The repertoire of secreted proteins decoded by a microorganism represents proteins released from or associated with the cell surface. In gut commensals, such as bifidobacteria, these proteins are perceived to be functionally relevant, as they regulate the interaction with the gut environment. In the current study, we screened the predicted proteome of over 300 bifidobacterial strains among the currently recognized bifidobacterial species to generate a comprehensive database encompassing bifidobacterial extracellular proteins. A glycobiome analysis of this predicted bifidobacterial secretome revealed that a correlation exists between particular bifidobacterial species and their capability to hydrolyze human milk oligosaccharides (HMOs) and intestinal glycoconjugates, such as mucin. Furthermore, an exploration of metatranscriptomic data sets of the infant gut microbiota allowed the evaluation of the expression of bifidobacterial genes encoding extracellular proteins, represented by ABC transporter substrate-binding proteins and glycoside hydrolases enzymes involved in the degradation of human milk oligosaccharides and mucin. Overall, this study provides insights into how bifidobacteria interact with their natural yet highly complex environment, the infant gut.

Reconstruction of the bifidobacterial pan-secretome reveals the network of extracellular interactions between bifidobacteria and the infant gut / Lugli, Gabriele Andrea; Mancino, Walter; Milani, Christian; Duranti, Sabrina; Turroni, Francesca; van Sinderen, Douwe; Ventura, Marco. - In: APPLIED AND ENVIRONMENTAL MICROBIOLOGY. - ISSN 0099-2240. - 84:16(2018). [10.1128/AEM.000796-18]

Reconstruction of the bifidobacterial pan-secretome reveals the network of extracellular interactions between bifidobacteria and the infant gut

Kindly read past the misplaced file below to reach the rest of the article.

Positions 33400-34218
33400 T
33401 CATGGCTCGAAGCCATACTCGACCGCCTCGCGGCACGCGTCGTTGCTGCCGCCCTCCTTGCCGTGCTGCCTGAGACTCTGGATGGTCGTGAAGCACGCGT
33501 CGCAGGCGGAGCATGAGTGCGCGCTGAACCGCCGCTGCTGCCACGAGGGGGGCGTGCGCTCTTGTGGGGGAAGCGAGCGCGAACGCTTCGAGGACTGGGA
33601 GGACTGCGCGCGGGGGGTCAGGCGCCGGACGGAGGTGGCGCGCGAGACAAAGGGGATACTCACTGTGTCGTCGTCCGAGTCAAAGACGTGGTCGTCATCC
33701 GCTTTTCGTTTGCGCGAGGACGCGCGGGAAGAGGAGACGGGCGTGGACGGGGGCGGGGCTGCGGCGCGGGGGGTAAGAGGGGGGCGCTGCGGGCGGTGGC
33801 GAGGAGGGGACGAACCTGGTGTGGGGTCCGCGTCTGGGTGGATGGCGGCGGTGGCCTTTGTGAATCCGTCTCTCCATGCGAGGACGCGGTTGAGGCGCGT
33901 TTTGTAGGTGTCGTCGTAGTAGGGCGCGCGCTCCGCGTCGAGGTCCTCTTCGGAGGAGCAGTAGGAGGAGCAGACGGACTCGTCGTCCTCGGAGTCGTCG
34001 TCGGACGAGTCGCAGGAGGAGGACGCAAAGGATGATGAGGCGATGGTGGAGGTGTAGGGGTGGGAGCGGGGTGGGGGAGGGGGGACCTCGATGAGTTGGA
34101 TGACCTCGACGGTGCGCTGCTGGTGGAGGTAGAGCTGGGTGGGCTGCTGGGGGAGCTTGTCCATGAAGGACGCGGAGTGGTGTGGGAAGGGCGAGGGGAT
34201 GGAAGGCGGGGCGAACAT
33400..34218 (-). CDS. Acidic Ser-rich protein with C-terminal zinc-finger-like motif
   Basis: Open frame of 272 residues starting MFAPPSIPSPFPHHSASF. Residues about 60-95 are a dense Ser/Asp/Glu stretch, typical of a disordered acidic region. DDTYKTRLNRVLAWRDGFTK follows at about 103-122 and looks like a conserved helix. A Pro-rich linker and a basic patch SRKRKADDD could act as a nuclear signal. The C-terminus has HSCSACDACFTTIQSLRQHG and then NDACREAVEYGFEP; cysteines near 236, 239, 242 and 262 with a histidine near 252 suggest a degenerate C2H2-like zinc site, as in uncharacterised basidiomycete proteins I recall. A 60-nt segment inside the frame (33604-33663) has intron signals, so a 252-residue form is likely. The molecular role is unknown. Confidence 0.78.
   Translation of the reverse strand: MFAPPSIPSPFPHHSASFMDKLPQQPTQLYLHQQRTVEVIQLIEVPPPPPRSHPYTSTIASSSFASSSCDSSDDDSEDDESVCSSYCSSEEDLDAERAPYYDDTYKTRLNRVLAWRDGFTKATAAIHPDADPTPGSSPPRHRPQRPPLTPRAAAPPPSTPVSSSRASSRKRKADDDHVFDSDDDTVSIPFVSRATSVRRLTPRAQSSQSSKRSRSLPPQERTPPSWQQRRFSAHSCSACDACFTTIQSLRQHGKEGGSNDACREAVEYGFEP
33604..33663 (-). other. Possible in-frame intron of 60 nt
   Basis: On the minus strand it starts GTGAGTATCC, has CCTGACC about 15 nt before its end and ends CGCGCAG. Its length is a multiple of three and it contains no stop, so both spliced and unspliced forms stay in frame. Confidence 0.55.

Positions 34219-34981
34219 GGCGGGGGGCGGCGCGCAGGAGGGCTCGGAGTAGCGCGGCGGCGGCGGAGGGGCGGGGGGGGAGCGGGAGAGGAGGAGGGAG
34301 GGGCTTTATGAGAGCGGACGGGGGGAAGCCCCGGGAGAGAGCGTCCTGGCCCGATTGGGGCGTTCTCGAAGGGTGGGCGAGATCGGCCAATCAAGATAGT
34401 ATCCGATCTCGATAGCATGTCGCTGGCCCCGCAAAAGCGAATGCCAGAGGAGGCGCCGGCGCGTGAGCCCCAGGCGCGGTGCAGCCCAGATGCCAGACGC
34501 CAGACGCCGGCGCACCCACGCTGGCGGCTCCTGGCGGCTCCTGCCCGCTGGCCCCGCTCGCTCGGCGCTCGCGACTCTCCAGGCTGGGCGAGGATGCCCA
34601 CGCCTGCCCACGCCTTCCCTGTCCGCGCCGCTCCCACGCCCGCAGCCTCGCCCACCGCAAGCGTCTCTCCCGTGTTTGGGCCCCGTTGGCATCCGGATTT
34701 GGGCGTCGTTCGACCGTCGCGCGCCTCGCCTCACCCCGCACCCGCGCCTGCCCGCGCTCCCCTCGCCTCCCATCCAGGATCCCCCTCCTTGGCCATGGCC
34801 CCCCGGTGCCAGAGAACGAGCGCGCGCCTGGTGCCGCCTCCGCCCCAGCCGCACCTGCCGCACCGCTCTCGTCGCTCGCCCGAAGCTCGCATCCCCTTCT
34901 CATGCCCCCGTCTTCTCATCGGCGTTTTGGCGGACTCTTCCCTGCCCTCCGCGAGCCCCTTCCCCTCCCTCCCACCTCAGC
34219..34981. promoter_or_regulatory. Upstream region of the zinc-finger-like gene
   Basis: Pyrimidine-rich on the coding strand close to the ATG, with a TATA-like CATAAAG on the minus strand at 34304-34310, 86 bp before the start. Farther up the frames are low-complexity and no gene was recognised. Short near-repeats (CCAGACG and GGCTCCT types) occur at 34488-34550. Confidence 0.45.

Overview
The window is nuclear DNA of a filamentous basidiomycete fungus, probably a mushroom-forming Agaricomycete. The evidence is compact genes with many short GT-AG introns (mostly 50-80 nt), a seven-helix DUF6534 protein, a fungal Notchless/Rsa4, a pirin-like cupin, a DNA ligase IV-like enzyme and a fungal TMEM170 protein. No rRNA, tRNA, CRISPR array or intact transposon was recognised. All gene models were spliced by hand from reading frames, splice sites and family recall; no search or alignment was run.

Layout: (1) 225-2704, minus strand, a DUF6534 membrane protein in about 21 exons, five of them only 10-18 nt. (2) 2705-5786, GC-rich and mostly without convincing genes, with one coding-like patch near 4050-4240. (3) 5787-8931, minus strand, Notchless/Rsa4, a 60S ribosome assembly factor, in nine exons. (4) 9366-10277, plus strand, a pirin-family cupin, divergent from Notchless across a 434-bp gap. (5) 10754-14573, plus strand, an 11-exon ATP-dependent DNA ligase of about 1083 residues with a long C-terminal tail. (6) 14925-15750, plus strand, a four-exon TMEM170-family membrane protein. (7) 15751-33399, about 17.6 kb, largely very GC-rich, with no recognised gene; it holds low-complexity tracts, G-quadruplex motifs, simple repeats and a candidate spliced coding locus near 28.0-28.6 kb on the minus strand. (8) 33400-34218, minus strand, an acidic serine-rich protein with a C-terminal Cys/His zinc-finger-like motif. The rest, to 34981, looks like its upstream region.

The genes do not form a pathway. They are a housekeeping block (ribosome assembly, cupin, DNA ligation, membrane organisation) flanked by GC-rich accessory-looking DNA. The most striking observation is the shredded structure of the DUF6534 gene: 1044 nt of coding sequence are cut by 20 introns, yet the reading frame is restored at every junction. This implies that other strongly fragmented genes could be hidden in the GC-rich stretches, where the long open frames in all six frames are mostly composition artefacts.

Lugli, Gabriele Andrea;Mancino, Walter;Milani, Christian;Duranti, Sabrina;Turroni, Francesca;van Sinderen, Douwe;Ventura, Marco
2018

Abstract

The repertoire of secreted proteins decoded by a microorganism represents proteins released from or associated with the cell surface. In gut commensals, such as bifidobacteria, these proteins are perceived to be functionally relevant, as they regulate the interaction with the gut environment. In the current study, we screened the predicted proteome of over 300 bifidobacterial strains among the currently recognized bifidobacterial species to generate a comprehensive database encompassing bifidobacterial extracellular proteins. A glycobiome analysis of this predicted bifidobacterial secretome revealed that a correlation exists between particular bifidobacterial species and their capability to hydrolyze human milk oligosaccharides (HMOs) and intestinal glycoconjugates, such as mucin. Furthermore, an exploration of metatranscriptomic data sets of the infant gut microbiota allowed the evaluation of the expression of bifidobacterial genes encoding extracellular proteins, represented by ABC transporter substrate-binding proteins and glycoside hydrolases enzymes involved in the degradation of human milk oligosaccharides and mucin. Overall, this study provides insights into how bifidobacteria interact with their natural yet highly complex environment, the infant gut.
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Utilizza questo identificativo per citare o creare un link a questo documento: http://hdl.handle.net/11381/2849568
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